Three umpire bosses fired over blown 2009 playoffs calls

Major League Baseball, angry over the abundance of blown umpiring calls in the 2009 postseason, has fired three of its seven ump supervisors.

Marty Springstead, Rich Garcia and Jim McKean, each involved in umpiring for 40 or more years, were fired on Jan. 12. They received the news by telephone.

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“I was totally shocked,” said Springstead, who began his umpiring career in 1960. “Fifty years, and I get a four-minute phone call to say good-bye? They didn’t give us a lot of reasons.”

Randy Marsh and Charlie Reliford, two umpires who retired after last season, have been hired as replacements. Ed Montague, who retired after 34 years, also is in negotiations about a supervisor’s job.

“I’m sad about it, I’m going to miss it,” said Garcia, who umpired in 12 postseasons during his 25-year big-league career. “It’s certainly not what I wanted to happen. I can walk away proud of the work I’ve done.”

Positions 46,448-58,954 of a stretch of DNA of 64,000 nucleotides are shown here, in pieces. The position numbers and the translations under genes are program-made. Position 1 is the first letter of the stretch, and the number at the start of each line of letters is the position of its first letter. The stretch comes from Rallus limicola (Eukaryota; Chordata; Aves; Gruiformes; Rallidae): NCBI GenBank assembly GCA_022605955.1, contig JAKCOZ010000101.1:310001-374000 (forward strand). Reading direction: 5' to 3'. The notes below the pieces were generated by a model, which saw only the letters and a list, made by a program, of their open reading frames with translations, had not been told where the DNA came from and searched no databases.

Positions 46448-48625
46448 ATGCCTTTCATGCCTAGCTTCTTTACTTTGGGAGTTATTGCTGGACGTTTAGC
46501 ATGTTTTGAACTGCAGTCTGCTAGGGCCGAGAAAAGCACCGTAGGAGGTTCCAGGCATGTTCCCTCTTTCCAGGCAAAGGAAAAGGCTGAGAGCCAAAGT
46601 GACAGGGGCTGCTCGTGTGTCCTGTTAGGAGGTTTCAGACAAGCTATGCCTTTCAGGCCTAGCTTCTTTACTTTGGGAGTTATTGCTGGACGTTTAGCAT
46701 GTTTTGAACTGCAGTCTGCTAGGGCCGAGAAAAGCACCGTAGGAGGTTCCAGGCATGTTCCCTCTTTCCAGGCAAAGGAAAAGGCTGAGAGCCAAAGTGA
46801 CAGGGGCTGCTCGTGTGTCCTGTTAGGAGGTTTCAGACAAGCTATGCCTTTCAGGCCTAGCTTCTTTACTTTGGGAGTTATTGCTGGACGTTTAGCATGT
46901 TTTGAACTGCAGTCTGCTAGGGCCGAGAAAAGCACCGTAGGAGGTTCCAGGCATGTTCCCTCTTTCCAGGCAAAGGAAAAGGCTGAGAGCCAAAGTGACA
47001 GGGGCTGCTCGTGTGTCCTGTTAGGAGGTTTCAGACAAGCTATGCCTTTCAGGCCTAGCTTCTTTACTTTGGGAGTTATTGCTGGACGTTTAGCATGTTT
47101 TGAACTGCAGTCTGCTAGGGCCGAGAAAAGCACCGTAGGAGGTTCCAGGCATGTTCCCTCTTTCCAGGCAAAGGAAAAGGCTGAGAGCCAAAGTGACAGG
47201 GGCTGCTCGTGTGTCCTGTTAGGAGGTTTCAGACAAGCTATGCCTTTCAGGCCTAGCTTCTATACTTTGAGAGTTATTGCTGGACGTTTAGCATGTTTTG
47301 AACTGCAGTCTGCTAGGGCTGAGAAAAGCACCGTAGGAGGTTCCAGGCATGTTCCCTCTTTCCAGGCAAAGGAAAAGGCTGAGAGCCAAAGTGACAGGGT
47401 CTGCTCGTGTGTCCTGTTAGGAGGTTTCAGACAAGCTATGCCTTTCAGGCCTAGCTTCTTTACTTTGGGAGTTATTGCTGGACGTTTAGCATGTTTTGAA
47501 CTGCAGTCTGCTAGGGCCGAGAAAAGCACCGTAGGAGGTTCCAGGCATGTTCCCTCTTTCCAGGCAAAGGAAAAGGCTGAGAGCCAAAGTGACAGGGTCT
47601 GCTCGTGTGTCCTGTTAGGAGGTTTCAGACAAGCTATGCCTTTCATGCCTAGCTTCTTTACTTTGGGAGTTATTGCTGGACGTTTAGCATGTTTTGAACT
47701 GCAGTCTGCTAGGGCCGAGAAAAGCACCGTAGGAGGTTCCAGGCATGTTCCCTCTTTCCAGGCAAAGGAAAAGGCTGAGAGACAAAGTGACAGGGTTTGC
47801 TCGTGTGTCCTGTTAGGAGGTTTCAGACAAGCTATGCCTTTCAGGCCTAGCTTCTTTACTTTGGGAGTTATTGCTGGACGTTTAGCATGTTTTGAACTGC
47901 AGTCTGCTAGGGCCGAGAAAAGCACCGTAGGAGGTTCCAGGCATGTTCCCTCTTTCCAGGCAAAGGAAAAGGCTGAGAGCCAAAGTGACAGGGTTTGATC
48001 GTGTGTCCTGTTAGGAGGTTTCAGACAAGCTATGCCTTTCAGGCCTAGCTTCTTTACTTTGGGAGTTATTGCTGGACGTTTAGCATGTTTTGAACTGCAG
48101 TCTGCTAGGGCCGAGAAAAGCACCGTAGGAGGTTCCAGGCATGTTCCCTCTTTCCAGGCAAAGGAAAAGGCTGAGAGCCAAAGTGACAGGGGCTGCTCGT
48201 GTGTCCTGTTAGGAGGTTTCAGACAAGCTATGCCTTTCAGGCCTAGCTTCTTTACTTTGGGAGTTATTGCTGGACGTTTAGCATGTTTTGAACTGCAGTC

MLB did not cite a specific reason for the firings. Rob Manfred, MLB executive vice president, said, “The change in supervisors is part of our ongoing effort to make our organization as strong as possible.”

Yet, Springstead said it was directly related to the errant calls in last year’s postseason.

Crew chief Tim McClelland, along with veteran umpires Phil Cuzzi and C.B. Bucknor, each blew key calls during the American League division and championship series. They retained their jobs.

Umpire supervisors serve as liaisons between the umpires and MLB, recommending umpires for postseason, but not making final selections.

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